Mock arbitrations are an excellent way for clients and counsel to refine their hearing presentation and prepare witnesses to testify so the key arguments, evidence and themes resonate with the tribunal. Having served as both mock arbitrator and counsel in mock arbitrations, I have seen first-hand the positive impact that mock arbitrations can have on a party’s arbitration and/or settlement strategy. I have also observed that the counsel teams involved in mock arbitrations are increasingly diverse, with women playing a more substantial role in recent years, which is consistent with the increased representation of women generally as arbitrators and lead counsel.

Little has been written about mock arbitrations, in large part because confidentiality is a key feature of mocks. In my view, ways to maximize the usefulness of mock arbitrations are worthy of more discussion, while, of course, not revealing confidential information. It should be noted at the onset that when contemplating whether and how to plan a mock arbitration, it is important to first ensure that any of the potential mock components envisioned by counsel for a given case are permissible under applicable law. For example, in some jurisdictions there are limitations on the manner or extent of witness preparation. Mock arbitrations should be planned and conducted in a way that will not contravene such restrictions.

Some of key benefits of mock arbitrations, or partial mock arbitrations, include:

  • Preparing effective opening statements

    A mock arbitration is an opportunity for counsel to refine the key themes of their case, test the efficacy of the demonstratives and PowerPoint slides used in the opening, and – where two or more advocates will participate in the opening –  ensure continuity and reduce duplication among the portions covered by each advocate. The opening statement at the merits hearing will be more concise and persuasive when counsel has had the opportunity to do a “dry run” before a mock tribunal and receive feedback from experienced arbitrators serving that role in the mock.

  • Preparing key witnesses for examination

    A mock practice cross-examination and redirect can be very helpful to witnesses, especially those who have never testified before and to an unfamiliar audience (the mock tribunal), with the possibility of immediate feedback. Depending on the person, testifying can be far more stressful for witnesses than some counsel may appreciate; after a practice examination, one can do a second dry run incorporating the feedback of the mock tribunal. This can make a witness more comfortable testifying and best positioned to effectively present evidence. It is also a good opportunity for witnesses to practice being examined on certain key exhibits. It is common for arbitrators, as well as opposing counsel, to ask witnesses about key documents, so preparation for this is time well spent. Of course, as mentioned above, counsel’s approach to preparing witnesses must be in accordance with applicable law; mocks are not “one size fits all” in arbitration or litigation.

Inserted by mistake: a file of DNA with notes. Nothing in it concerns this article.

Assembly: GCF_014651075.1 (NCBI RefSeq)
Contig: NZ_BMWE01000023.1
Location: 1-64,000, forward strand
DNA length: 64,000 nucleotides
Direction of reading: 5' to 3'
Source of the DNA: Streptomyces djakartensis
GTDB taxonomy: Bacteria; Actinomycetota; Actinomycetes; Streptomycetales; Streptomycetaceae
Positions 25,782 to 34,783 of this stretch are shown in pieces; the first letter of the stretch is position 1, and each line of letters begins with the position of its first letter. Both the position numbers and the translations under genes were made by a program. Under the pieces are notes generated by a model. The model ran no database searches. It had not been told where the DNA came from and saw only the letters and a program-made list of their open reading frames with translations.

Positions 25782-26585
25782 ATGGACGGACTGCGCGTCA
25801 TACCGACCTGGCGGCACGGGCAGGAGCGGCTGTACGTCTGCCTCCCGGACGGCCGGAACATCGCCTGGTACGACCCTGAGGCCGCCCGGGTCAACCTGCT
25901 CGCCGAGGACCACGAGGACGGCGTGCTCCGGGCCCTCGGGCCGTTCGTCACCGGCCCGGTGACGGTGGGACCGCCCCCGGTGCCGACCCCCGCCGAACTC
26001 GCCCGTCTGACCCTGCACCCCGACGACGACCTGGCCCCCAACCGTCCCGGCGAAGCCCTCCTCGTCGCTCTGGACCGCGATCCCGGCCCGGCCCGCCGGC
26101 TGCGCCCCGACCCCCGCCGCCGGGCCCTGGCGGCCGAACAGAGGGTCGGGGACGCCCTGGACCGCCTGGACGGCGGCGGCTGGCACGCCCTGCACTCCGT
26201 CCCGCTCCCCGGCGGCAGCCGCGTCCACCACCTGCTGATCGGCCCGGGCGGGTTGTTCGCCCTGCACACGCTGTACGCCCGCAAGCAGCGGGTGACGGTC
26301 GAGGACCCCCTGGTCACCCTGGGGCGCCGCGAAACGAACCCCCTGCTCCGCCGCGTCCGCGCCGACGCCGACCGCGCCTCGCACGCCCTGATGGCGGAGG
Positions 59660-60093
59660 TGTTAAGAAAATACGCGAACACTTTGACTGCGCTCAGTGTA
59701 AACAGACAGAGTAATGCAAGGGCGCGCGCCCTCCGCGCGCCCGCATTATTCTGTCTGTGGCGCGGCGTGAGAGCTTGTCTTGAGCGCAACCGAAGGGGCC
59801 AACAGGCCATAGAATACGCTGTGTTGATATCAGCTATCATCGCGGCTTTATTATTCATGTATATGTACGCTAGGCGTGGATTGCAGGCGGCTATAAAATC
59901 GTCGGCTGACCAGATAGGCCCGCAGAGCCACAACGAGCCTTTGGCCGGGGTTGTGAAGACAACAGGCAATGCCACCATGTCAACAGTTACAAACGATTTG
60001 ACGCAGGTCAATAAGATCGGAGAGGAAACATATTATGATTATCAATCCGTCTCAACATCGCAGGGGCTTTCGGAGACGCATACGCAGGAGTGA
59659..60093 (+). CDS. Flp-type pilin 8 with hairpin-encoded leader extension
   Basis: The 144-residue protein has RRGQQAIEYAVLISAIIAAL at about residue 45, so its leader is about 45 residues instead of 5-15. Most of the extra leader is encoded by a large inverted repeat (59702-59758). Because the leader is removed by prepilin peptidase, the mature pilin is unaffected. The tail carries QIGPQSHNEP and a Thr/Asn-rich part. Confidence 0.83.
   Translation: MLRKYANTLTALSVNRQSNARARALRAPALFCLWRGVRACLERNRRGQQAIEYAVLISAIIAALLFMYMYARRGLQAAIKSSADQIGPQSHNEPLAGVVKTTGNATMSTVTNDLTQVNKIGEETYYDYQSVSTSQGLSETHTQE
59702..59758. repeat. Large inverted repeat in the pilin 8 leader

• Preparing expert witnesses for examination

    Unlike most fact witnesses in international arbitration, experts are often permitted or affirmatively asked by the arbitral tribunal to deliver a short “direct” presentation summarizing their analysis and findings that are often memorialized in lengthy expert reports with numerous exhibits. A dry run of an expert’s presentation, followed by feedback from the mock tribunal and follow-up discussion, can improve the expert’s direct testimony and refine the demonstratives and exhibits used for the expert’s presentation. Also, a dry run of an aggressive cross-examination can help prepare the expert to best handle the most difficult areas of their testimony. Finally, a practice redirect on areas likely to come up on cross-examination and be fair game for questions on redirect is useful, particularly on the more difficult aspects of the expert analysis. Again, as mentioned above, counsel’s approach to preparing expert witnesses must be in accordance with applicable law.

  • Refining demonstratives to be most effective at the evidentiary hearing